On Monday, Apple (NASDAQ:AAPL) confirmed what analysts already feared: The novel coronavirus outbreak will cause second-quarter revenue to come up short of guidance because iPhone supplies have been interrupted while demand in China has dried up.
Three weeks ago, Apple said it expected net sales between $63 billion and $67 billion for the quarter, and noted that the broad $4 billion range reflected uncertainty about the effects the virus would have. But on Monday, it updated the outlook to say even that was too ambitious.
"We are experiencing a slower return to normal conditions than we had anticipated," the company said in a news release. "As a result, we do not expect to meet the revenue guidance we provided for the March quarter."
It blamed the virus for a global constraint on iPhone supply as well as a slower return to normalcy than anticipated. It also warned that demand in China for its phones was down considerably. Apple didn't provide a financial estimate of the coronavirus' impact.
Going from bad to worse
Analysts suspected this would happen. Businesses and industries that have any sort of tangential relationship to China's factories have been scrutinized for what the potential effect would be on their operations.
Just last week, though, market researchers at IDC predicted a sharp drop in smartphone shipments from China this quarter. But where Apple is assuring the disruption is only temporary, IDC says the turmoil may ripple out for a lot longer.
It said that it expects China's smartphone shipments to drop more than 30% year over year in the 2020 first quarter, "not to mention create uncertainty in product launch plans, the supply chain, and distribution channels, in the mid and long term."
That warning also hints at a delay in what was supposed to be Apple's new low-cost iPhone that had been scheduled to be revealed next month.
The key to regaining momentum
As sales have suffered from consumer fatigue over $1,000 iPhones, Apple has begun lowering the price of smartphones. Last September, it cut the price of the iPhone 11 to $650 even though it had new, enhanced features, and it was due to unveil a new cut-rate iPhone in March, its first bargain iPhone since the SE.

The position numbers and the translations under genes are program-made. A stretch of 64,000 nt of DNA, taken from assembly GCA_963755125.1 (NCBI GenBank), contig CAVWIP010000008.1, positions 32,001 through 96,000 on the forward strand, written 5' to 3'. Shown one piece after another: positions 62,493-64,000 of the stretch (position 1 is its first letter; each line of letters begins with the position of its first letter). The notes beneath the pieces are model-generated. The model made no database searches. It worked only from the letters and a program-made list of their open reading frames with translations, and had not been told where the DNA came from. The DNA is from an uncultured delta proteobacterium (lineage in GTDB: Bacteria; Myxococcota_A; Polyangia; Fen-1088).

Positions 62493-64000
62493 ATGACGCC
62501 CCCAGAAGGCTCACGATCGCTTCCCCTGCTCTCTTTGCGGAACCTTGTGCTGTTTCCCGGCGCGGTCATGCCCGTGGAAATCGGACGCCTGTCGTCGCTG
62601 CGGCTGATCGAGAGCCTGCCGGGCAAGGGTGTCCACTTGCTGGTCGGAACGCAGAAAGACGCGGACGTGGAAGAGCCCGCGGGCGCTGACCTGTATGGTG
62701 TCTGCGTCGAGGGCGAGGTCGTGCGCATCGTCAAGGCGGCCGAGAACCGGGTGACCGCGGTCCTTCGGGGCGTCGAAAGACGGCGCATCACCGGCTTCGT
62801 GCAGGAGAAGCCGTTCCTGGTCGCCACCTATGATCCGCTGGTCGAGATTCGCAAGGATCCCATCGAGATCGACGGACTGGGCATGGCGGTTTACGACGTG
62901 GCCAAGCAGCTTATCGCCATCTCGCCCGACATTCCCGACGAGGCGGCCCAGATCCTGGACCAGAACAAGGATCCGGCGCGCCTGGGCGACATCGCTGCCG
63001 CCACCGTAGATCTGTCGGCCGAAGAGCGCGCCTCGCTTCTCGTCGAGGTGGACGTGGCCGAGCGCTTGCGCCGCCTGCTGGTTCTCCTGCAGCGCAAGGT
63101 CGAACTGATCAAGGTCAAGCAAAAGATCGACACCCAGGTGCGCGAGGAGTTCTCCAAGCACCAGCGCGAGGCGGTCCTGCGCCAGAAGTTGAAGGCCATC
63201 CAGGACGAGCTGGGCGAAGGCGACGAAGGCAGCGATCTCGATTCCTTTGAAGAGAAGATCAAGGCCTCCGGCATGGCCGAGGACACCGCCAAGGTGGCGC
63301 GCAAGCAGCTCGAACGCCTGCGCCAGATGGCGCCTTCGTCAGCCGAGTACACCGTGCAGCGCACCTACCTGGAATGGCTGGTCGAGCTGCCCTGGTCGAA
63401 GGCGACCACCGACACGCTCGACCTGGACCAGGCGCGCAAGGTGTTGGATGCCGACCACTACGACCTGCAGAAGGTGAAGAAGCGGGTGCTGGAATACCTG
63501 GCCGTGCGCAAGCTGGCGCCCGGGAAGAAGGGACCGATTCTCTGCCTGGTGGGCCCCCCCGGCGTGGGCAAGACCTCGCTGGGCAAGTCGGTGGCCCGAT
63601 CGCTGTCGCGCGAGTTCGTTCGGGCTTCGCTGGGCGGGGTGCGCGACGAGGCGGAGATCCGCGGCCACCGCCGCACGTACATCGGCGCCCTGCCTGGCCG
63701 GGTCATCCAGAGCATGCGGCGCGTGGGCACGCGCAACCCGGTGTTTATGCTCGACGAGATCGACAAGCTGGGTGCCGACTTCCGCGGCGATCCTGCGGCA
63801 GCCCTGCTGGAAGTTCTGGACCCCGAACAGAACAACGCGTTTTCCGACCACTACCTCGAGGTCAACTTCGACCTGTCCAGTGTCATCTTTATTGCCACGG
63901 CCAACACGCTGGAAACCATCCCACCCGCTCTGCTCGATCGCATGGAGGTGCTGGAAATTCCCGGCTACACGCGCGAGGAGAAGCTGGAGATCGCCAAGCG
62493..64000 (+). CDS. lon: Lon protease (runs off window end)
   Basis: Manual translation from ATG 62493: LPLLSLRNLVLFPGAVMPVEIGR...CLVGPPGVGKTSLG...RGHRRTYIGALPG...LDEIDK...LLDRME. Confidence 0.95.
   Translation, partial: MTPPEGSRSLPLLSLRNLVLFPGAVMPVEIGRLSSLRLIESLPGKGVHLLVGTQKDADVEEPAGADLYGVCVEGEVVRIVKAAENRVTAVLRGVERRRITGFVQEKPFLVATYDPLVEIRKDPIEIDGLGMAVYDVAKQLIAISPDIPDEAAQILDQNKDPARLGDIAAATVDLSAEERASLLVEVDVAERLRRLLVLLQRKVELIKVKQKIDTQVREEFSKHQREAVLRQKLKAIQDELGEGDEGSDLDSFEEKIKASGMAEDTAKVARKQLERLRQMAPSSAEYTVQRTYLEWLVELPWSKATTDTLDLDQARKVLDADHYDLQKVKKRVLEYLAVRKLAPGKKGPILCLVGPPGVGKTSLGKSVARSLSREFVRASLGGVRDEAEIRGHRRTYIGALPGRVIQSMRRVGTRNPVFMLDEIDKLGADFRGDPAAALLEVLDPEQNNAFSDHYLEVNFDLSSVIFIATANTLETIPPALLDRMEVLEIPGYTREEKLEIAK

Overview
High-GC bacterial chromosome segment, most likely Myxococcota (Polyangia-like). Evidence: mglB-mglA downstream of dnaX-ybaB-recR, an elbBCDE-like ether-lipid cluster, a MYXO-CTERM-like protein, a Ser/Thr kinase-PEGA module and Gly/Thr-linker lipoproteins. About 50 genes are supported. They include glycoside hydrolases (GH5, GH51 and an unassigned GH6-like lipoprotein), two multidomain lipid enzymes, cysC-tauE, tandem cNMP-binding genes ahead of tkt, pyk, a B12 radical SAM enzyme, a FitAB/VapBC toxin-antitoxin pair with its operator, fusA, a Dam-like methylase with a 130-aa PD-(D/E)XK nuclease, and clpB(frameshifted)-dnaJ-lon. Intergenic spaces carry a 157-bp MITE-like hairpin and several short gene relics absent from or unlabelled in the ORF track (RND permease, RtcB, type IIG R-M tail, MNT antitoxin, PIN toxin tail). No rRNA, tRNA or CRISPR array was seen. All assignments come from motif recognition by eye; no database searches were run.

Bloomberg reported Apple had been scheduled to begin production on it this month in a bid to become more competitive in fast-growing but price-sensitive emerging markets like India. With Android phones below $200 flooding the market, Apple was having a difficult time gaining traction.
The new iPhone has been dubbed the "SE 2" by at least one analyst, though Japanese site Mac Otakara suggests it might be called the iPhone 9 since that number was skipped over by Apple. It's expected to have a design similar to the iPhone 8, which sells for $450. The iPhone SE debuted at $400 in 2016.
A pervasive impact
Factory workers at Asian manufacturers Foxconn, Pegatron, and elsewhere who had been scheduled to return to work on Feb. 10 were notified that the Lunar New Year holiday was being extended. While Hon Hai Precision Industry (Foxconn's official corporate name) was officially resuming production on that date, workers from outside the province where its factory is located are being sequestered for an additional 14 days.
Apple was already facing slowing demand in China. IDC says iPhone shipments dropped almost 10% to 32.8 million last year, and though it wasn't as bad as most other competitors, and its fourth-quarter shipments jumped almost 5% likely as a result of the iPhone 11, China is not the go-to growth market it once was.
The coronavirus outbreak is going to dampen that even further, so despite Apple's assurances of a temporary shortfall, the implications for annual revenue could be much stronger.